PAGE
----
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In presenting briefly a line of thought that might perchance be the means of bringing out a theme for discussion from the Fellows present, I present a subject that has not, to my knowledge, been even briefly presented before any body of railway surgeons, or before any medico-legal society up to this time. If such has been the case, I am free to say it has entirely escaped my observation.
It is barely possible that the theme lacks in interest, and perhaps is untenable. Yet it has occurred to me upon many occasions, when a claimant has procured a fat verdict from some innocent corporation, with the merits of the case built entirely upon air, together with the malingering symptoms set up by the claimant, prompted by the ever ready advice of his unscruplous legal adviser, who perchance has taken the case on commission, or on the coöperative system, that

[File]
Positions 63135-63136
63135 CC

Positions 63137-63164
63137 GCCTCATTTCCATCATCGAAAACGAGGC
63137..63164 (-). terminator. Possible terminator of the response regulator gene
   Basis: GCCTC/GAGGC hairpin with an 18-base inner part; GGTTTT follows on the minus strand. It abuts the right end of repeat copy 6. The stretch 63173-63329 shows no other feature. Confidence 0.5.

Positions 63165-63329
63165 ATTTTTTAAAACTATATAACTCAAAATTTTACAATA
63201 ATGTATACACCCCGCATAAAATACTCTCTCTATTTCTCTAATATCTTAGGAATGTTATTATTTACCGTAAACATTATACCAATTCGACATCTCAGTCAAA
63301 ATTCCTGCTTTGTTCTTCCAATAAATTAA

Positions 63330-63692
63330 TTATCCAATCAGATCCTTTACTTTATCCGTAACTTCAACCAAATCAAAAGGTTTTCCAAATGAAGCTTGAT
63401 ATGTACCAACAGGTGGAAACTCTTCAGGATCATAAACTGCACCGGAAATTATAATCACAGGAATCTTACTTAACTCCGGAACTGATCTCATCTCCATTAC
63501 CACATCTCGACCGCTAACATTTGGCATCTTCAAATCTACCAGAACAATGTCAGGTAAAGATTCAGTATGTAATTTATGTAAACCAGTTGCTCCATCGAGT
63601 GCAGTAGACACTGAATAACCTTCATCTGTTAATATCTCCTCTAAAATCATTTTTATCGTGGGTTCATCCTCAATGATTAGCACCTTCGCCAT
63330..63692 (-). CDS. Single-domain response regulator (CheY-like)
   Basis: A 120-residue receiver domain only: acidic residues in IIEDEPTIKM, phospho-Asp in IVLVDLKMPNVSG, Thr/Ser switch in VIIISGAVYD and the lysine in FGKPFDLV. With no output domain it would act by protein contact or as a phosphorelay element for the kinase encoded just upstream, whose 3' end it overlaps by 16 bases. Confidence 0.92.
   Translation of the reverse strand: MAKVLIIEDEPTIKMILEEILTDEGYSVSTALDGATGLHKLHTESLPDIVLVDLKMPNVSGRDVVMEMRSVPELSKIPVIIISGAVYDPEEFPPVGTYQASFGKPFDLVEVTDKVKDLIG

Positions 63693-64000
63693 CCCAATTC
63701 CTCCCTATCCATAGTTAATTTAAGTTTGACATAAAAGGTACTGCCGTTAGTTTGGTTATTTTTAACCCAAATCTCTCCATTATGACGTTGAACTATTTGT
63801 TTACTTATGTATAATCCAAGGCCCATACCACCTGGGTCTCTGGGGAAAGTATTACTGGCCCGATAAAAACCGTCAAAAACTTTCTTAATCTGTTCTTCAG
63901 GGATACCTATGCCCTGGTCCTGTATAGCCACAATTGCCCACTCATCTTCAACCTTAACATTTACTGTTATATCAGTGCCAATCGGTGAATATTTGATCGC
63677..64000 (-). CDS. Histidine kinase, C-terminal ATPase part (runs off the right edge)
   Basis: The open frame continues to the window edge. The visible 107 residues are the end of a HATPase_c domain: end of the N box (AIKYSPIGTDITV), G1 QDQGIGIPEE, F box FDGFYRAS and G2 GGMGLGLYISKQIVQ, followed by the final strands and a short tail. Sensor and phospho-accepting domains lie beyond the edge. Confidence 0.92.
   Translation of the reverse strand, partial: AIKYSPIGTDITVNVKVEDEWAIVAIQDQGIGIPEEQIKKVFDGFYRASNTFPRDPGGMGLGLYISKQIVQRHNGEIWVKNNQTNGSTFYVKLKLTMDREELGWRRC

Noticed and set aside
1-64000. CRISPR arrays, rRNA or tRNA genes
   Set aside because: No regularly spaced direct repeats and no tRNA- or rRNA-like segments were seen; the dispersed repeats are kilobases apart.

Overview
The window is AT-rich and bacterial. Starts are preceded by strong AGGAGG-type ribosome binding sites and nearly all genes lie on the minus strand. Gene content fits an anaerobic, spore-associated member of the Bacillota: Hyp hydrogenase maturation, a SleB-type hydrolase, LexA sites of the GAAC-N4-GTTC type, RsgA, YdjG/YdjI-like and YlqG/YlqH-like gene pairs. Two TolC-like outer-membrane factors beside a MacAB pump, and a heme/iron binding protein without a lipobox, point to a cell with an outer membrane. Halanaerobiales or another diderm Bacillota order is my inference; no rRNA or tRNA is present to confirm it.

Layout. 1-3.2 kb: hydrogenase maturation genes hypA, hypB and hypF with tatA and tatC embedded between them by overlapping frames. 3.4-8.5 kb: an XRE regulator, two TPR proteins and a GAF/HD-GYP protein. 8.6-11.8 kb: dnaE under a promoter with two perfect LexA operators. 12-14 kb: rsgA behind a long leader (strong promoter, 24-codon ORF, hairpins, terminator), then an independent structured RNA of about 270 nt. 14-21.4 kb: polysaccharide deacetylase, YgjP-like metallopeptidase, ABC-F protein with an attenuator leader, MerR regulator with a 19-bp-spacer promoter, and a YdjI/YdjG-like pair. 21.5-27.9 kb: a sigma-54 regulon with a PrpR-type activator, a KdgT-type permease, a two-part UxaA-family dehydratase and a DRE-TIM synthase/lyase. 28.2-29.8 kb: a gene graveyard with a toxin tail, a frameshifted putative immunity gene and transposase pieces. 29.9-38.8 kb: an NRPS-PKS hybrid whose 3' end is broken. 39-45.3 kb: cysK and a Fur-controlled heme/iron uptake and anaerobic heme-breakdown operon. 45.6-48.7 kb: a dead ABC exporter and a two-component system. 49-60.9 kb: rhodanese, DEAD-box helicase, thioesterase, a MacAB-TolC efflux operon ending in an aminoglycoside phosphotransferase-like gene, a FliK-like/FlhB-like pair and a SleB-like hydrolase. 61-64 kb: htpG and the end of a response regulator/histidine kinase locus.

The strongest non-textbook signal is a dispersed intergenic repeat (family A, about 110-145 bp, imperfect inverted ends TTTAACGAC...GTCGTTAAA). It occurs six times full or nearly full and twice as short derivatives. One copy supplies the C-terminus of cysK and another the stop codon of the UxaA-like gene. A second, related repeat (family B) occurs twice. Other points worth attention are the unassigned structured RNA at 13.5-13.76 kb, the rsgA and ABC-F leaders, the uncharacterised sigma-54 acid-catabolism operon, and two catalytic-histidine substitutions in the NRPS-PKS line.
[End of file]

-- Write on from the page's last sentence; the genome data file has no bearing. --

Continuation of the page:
KIBLER CB. VERDICTS OBTAINED THROUGH PERJURY. JAMA. 1896;XXVI(23):1106–1108. doi:10.1001/jama.1896.02430750008001c
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